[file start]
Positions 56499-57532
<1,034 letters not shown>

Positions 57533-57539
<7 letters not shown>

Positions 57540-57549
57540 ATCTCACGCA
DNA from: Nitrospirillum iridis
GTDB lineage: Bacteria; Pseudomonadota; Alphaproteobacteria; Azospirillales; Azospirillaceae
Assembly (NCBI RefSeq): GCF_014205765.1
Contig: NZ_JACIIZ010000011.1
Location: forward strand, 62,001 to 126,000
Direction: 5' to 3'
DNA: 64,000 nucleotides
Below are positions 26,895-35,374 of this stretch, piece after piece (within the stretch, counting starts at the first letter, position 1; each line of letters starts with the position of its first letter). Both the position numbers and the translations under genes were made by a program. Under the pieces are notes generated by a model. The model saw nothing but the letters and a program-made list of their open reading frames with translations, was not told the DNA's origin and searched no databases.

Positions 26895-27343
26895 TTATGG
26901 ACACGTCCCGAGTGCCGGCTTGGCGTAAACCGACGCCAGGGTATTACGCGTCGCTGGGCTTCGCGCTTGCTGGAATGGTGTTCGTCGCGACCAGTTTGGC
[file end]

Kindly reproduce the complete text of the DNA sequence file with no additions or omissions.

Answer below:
Positions 56499-57532
<1,034 letters not shown>

Positions 57533-57539
<7 letters not shown>

Positions 57540-57549
57540 ATCTCACGCA
DNA from: Nitrospirillum iridis
GTDB lineage: Bacteria; Pseudomonadota; Alphaproteobacteria; Azospirillales; Azospirillaceae
Assembly (NCBI RefSeq): GCF_014205765.1
Contig: NZ_JACIIZ010000011.1
Location: forward strand, 62,001 to 126,000
Direction: 5' to 3'
DNA: 64,000 nucleotides
Below are positions 26,895-35,374 of this stretch, piece after piece (within the stretch, counting starts at the first letter, position 1; each line of letters starts with the position of its first letter). Both the position numbers and the translations under genes were made by a program. Under the pieces are notes generated by a model. The model saw nothing but the letters and a program-made list of their open reading frames with translations, was not told the DNA's origin and searched no databases.

Positions 26895-27343
26895 TTATGG
26901 ACACGTCCCGAGTGCCGGCTTGGCGTAAACCGACGCCAGGGTATTACGCGTCGCTGGGCTTCGCGCTTGCTGGAATGGTGTTCGTCGCGACCAGTTTGGC